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Queries from Quarter Program on Building Resilience in the Face of Two Crises: Racism and Climate Change

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On October 26, Philadelphia Quarter held a program titled “ Building Resilience and Community in the face of Two Crises: Friends Speak on Racism and Climate Change”. Seven Friends from the Quarter powerfully and profoundly shared their personal experiences in ministry, and the question of how these crises are related was raised. [Notes from the event will be available soon].

Small groups were asked to consider queries on these topics.  These are attached near the end of this page.  Further queries were developed to send back to Monthly Meetings with a request to report back, in January if possible on how Meetings are working with these queries.  The queries (also attached as a pdf near the end of the page) are:

Building resilience and integrity in the face of racism and climate change

a compilation of suggested queries and resources from Friends.  We hope you will select some that speak to you to share with your meeting….          Material in [  ] was added in editing.

 

From Susan Christian (Green Street MM):

The planet Earth and the beings who live here are in trauma [from the impact of billions of humans and their consumption of resources, including fossil fuels]. Structural racism is violence that begets more violence that begets trauma that begets more violence and trauma unless healed.  People who are traumatized can benefit from counseling, and from connections to their communities and to the earth. We can build those connections, heal the human trauma as well as the planet's trauma through the kind of activity that heals, including creating green spaces and growing food together.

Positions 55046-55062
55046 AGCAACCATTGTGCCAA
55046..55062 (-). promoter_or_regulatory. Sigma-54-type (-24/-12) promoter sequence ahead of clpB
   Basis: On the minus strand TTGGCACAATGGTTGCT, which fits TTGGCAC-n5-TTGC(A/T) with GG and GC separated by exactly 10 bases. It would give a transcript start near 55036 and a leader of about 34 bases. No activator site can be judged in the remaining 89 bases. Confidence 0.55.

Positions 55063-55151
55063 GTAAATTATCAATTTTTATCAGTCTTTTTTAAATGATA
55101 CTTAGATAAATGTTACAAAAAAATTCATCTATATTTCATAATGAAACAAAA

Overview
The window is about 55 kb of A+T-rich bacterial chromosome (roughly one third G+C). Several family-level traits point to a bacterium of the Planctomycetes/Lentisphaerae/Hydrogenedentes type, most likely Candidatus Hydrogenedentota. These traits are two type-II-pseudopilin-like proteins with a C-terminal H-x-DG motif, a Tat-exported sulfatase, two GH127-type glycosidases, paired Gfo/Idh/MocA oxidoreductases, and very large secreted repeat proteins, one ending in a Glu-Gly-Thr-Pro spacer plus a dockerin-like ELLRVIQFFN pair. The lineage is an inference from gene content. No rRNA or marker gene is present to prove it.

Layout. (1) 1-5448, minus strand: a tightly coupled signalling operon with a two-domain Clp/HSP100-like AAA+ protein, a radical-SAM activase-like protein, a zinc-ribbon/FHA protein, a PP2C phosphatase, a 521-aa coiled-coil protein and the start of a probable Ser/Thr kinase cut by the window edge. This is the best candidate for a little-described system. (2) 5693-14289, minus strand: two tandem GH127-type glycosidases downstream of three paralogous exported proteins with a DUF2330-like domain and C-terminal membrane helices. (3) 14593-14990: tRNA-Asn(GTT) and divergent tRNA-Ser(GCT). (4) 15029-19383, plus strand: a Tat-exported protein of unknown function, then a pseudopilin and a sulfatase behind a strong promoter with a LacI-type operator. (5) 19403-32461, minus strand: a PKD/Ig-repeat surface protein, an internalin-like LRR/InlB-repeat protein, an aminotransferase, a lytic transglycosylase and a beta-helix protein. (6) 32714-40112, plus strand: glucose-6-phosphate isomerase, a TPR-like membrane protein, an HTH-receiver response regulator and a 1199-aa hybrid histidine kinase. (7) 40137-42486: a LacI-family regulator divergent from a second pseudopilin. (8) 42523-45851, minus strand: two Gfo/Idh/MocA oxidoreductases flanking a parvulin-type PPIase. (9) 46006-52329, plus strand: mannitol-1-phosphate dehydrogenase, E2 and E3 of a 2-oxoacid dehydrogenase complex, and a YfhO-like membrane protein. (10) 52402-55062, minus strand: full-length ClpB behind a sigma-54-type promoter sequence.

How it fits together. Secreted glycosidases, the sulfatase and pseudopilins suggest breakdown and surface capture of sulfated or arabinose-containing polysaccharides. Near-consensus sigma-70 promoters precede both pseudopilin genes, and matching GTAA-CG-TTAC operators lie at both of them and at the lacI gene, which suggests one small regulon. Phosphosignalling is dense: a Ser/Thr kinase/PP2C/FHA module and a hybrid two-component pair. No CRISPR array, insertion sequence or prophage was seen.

[What truth do I find in this statement?  Have I experienced healing from the natural world? From interaction with others?]

From Pamela Haines (Central Philadelphia MM):

What do you treasure that is damaged or threatened by racism and/or environmental destruction?   Have you given yourself time for the work of: grieving that loss, for healing from violence and trauma, and working through despair?

What grounds you as you face the twin evils of racism and environmental destruction?  What gives you the strength to look directly at them?  What gives you the vision to see to the other side?  How can the powers that provide such strength and vision be nourished?

Where do you find seeds of resilience, in yourself, in your meetings, in your local communities?  What powers do you have—as individuals and meetings—to nurture those seeds?

Where to you see the trauma and violence of racism and environmental destruction overlapping?

Where do you see the potential intersection in building resilience and transitioning to a sustainable earth-centered and whole community?

What is one real step you can gladly take, as an individual or a meeting, to be part of this transition?

From Victoria Greene (Green Street MM):

What is racism?   What examples of racism have you witnessed/experienced on a personal level?

What does racism look like on a structural level?  What examples can you identify?